ISSN (Print) - 0012-9976 | ISSN (Online) - 2349-8846

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Coal Mining and Local Livelihoods

This article is an attempt to understand the consequences of the sudden collapse and subsequent deaths in August 2013 at the Kulda Opencast coal mine in the Basundhara-Garjanbahal area of Sundargarh district, Odisha. The poor management of such mines affects the local people who have been uprooted and their livelihoods destroyed. Their efforts to eke out a living by collecting coal from around these mines are termed "illegal mining" and leads to their victimisation.

On 10 August 2013, at least 14 labourers were killed (Hindustan Times 2013) and some others injured when a portion of the coal overburden1 suddenly collapsed at the Kulda Opencast coal mine in the Basundhara-Garjanbahal area of Sundargarh district, Odisha. This area comes under the Mahanadi Coalfields Limited (MCL), a subsidiary of Coal India Limited (CIL).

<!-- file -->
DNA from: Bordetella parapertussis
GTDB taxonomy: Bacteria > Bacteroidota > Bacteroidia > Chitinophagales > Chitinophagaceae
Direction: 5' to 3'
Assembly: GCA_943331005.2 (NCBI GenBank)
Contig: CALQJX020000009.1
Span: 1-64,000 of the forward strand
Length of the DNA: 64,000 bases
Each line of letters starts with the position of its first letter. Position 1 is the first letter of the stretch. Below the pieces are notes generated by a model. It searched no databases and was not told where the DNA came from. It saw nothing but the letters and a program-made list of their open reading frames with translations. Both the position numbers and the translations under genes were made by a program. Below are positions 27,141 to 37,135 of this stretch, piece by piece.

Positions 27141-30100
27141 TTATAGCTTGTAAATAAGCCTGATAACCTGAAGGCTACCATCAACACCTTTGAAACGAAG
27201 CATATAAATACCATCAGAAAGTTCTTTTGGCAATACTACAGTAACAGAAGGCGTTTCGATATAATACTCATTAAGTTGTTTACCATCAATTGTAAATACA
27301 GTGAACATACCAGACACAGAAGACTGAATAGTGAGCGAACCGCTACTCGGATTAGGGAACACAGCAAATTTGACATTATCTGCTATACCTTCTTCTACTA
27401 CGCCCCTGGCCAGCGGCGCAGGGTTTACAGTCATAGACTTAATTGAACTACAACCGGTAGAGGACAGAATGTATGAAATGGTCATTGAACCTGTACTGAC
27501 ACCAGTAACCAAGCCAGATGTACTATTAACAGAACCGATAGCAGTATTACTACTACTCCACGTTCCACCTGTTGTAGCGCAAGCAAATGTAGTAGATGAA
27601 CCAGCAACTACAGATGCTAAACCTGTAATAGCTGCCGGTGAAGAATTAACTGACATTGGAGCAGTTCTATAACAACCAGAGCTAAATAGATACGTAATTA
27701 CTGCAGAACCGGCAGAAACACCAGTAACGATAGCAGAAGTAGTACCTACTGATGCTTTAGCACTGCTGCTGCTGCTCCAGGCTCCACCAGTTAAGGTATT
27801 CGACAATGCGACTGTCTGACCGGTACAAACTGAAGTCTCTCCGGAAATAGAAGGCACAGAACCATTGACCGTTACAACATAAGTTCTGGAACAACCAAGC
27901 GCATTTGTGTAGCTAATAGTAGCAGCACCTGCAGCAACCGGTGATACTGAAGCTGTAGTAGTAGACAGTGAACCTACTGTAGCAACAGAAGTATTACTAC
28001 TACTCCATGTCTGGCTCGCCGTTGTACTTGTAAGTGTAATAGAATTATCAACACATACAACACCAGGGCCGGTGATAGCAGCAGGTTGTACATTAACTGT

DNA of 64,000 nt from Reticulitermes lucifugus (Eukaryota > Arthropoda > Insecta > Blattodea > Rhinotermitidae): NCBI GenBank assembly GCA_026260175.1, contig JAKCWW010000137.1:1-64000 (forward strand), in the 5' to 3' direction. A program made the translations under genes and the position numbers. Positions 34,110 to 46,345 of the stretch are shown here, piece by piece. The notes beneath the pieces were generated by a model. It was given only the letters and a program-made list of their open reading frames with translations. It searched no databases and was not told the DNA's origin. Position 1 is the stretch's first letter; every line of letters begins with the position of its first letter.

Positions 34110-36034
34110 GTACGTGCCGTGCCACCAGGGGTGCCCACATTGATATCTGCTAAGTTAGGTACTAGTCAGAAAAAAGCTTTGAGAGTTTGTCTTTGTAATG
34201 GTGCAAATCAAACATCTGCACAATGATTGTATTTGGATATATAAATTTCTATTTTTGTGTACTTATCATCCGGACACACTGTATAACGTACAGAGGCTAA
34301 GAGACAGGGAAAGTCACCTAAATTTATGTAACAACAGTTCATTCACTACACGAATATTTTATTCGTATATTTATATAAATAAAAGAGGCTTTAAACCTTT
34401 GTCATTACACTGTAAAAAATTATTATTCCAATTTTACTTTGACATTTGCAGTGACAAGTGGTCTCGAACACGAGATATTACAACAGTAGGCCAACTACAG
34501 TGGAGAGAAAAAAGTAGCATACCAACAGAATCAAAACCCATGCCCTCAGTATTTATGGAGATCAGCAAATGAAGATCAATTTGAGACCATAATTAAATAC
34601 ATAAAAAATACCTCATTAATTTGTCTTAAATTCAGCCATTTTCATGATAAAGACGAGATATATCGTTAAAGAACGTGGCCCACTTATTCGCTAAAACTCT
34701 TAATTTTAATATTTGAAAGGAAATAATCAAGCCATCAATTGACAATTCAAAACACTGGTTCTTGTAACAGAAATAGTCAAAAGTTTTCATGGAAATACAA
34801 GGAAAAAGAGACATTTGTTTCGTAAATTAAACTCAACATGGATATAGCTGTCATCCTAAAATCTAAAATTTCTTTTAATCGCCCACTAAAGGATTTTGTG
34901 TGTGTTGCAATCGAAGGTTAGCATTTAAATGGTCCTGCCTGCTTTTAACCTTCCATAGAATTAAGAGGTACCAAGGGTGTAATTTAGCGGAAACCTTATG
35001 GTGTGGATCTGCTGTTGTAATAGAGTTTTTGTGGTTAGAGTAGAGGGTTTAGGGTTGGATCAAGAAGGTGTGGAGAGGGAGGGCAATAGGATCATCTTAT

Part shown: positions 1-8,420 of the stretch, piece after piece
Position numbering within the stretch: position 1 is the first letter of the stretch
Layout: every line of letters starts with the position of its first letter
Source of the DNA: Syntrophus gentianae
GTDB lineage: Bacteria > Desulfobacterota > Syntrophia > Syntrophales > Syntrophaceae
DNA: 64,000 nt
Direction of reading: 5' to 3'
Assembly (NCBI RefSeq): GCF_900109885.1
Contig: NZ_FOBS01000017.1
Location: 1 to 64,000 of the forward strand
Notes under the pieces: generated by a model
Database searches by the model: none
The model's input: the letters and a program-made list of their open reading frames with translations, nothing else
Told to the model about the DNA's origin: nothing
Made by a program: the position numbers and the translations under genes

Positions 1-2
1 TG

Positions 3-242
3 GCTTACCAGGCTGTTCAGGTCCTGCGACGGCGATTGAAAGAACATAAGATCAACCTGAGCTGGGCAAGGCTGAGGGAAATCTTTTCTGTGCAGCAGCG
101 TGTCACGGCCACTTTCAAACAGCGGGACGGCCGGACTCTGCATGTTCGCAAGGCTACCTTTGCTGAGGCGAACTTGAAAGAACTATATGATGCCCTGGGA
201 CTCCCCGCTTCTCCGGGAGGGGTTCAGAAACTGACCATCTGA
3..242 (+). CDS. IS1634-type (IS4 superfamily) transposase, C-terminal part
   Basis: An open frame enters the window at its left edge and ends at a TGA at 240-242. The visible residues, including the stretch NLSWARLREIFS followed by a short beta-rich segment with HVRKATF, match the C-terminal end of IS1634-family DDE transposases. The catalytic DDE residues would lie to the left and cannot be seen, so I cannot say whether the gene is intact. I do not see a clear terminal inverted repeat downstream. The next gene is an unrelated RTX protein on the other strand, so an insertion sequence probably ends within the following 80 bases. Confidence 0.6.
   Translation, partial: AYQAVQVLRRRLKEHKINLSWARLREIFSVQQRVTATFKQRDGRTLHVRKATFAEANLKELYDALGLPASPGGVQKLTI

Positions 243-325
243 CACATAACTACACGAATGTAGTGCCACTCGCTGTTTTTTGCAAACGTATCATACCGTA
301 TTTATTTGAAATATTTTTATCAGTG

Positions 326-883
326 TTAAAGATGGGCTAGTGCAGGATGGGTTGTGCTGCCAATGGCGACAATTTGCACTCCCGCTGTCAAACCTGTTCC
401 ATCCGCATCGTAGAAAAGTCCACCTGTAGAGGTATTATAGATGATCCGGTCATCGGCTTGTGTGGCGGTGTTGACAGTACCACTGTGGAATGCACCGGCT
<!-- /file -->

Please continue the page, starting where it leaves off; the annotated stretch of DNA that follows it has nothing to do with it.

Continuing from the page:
The height of the dump was found to be above the permissible limit (Business Standard 2013). The victims were locals from the nearby villages. For the residents of the area, scavenging coal is a source of livelihood. The MCL authorities clarified that these victims were not their workers. By doing so, these victims were excluded from the benefits of all the institutional mechanisms meant for those working as mine workers.

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